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The craven Kevin McCarthy

Never before has the House minority leader been this close to becoming speaker. He’ll do whatever it takes to get the gavel in his undeserving hands.

Former president Donald Trump met with Kevin McCarthy at Mar-a-Lago in Palm Beach, Fla., in January 2021.Save America PAC

First, the good news. There’s a chance that Kevin McCarthy, the House minority leader, will not be the next speaker of the House.

Now, the very bad news. With Republicans poised to take control by a slim margin, McCarthy will sell out this nation and its democracy to be House speaker. He will kowtow to the racist jackals and Jan. 6 defenders in his party and drag this country through hell if that means getting the gavel in his undeserving hands.

Of course McCarthy’s election is not a foregone conclusion. Come January, he might not have enough votes from his fellow House Republicans to secure the job he has always wanted. He won the nomination for speaker, but that vote didn’t come without significant pushback from his party’s extremists who see McCarthy as a feckless coward unwilling to facilitate their plunge into the far-right abyss.


McCarthy easily won that first round, 188 to 31, but those numbers won’t cut it in a final vote, which is little more than a month away.

“Our current candidate for Speaker doesn’t have the 218 votes necessary to become Speaker on January 3, 2023,” said Representative Andy Biggs, an Arizona Republican, who challenged McCarthy for the speakership nomination and lost. “I do not believe he will ever get to 218 votes, and I refuse to assist him in his effort to get those votes.”

McCarthy hasn’t waited this long and gotten this close to realizing his political dream to have it derailed now. And because he is a feckless coward, there are few lines he won’t cross to get those votes.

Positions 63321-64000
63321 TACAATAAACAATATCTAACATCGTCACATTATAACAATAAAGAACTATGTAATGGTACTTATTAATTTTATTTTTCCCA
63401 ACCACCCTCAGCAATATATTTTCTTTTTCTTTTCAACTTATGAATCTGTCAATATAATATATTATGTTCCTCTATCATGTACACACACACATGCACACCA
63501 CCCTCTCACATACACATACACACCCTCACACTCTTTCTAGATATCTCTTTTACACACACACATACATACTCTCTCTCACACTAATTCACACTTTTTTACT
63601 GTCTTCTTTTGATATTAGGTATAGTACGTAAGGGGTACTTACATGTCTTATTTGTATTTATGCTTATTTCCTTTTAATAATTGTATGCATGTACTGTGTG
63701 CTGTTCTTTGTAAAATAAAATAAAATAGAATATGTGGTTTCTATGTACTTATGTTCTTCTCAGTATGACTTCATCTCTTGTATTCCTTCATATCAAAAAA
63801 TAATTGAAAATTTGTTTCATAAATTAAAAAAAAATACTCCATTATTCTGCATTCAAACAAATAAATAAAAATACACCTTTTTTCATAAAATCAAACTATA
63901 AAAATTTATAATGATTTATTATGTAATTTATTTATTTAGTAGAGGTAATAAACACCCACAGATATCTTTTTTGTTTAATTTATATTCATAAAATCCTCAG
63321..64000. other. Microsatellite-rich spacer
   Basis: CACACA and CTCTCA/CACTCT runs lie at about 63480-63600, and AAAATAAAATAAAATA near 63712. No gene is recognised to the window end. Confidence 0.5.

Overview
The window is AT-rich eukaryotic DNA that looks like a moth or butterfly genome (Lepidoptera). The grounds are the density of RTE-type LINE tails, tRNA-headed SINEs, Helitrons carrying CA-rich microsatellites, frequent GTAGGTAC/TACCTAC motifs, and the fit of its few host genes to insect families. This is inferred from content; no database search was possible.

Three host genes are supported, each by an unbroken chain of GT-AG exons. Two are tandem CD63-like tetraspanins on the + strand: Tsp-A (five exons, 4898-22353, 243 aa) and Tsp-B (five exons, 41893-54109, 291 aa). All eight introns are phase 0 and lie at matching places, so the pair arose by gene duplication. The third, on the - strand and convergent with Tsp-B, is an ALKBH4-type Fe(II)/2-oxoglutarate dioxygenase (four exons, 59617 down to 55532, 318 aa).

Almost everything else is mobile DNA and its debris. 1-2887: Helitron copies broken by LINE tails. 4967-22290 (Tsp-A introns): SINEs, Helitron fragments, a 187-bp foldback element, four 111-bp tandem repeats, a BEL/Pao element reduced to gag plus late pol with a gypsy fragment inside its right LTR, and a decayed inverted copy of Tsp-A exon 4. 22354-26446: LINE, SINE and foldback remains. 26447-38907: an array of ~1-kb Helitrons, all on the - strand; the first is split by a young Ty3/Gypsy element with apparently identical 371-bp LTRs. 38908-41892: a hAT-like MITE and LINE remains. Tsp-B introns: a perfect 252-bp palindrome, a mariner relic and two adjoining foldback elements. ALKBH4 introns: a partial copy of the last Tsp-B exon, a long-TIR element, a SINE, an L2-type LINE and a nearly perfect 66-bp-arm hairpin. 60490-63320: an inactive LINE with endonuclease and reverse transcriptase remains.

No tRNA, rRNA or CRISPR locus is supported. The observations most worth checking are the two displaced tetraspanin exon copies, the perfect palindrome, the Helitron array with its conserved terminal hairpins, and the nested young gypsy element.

But McCarthy won’t sell his soul. He can’t. He already gave that away after the Jan. 6 insurrection. While McCarthy privately roasted Trump for inciting his white supremacist followers in an attempt to upend the 2020 presidential election outcome, he also recognized this: If Republicans regained the House, the path to the speakership would go through Mar-a-Lago.


McCarthy folded faster than a broken beach chair. Weeks later, there he was smiling and standing shoulder to shoulder with Trump in the former president’s vulgar Florida mansion. An infernal deal had been struck.

Clearly, part of that deal is amplifying hate-spewing zealots like Representative Marjorie Taylor Greene, a Georgia Republican. A self-described “Christian nationalist,” she told The New York Times that “to please the base, [McCarthy’s] going to give me a lot of power and a lot of leeway. And if he doesn’t, they’re going to be very unhappy about it.”

Gone are the days when McCarthy publicly condemned Greene for spreading antisemitic conspiracies and comparing mask mandates to Holocaust atrocities. He has promised to put her back on committees after her absurd tales from the QAnon crypt got her bounced from all assignments last year. In return, Greene has temporarily broken from the House’s right-wing ranks and says she will support McCarthy’s bid for speaker.

Every acquiescence McCarthy makes to his party’s extremists is a loss for America. They’re demanding pointless and time-consuming investigations so that’s what McCarthy is promising. If they want Biden administration officials impeached, McCarthy is leaving that possibility wide open. Never mind that solutions for mending the economy, reducing inflation, and addressing climate change won’t be found in Hunter Biden’s laptop.


Meanwhile, it took McCarthy a week to finally denounce Trump’s recent dinner guest, an avowed white supremacist. “I don’t think anybody should be spending any time with Nick Fuentes. He has no place in this Republican Party,” McCarthy told reporters Tuesday. But he stopped well short of directly criticizing Trump. He won’t risk offending his boss and will tread carefully around the party’s base of racists, Holocaust deniers, antisemites, and white evangelical Christian nationalists.

Besides, what happens at Mar-a-Lago is a distraction for McCarthy. He remains focused only on becoming the first Republican since Paul Ryan to get that coveted gavel — which he said last year it would “be hard not to hit” outgoing House Speaker Nancy Pelosi with if he becomes speaker.

In the age of Trump, whichever Republican is elected speaker will be a dire choice. But McCarthy’s intentions are already clear. He’ll leave this nation in tatters to satisfy his ambitions. Now when I see McCarthy, I apply to him the line Senator Lindsey Graham of South Carolina spat at Democrats during Brett Kavanaugh’s Supreme Court confirmation hearing: “Boy, [you] want power. God, I hope you never get it.”

Renée Graham is a Globe columnist. She can be reached at renee.graham@globe.com. Follow her on Twitter @reneeygraham.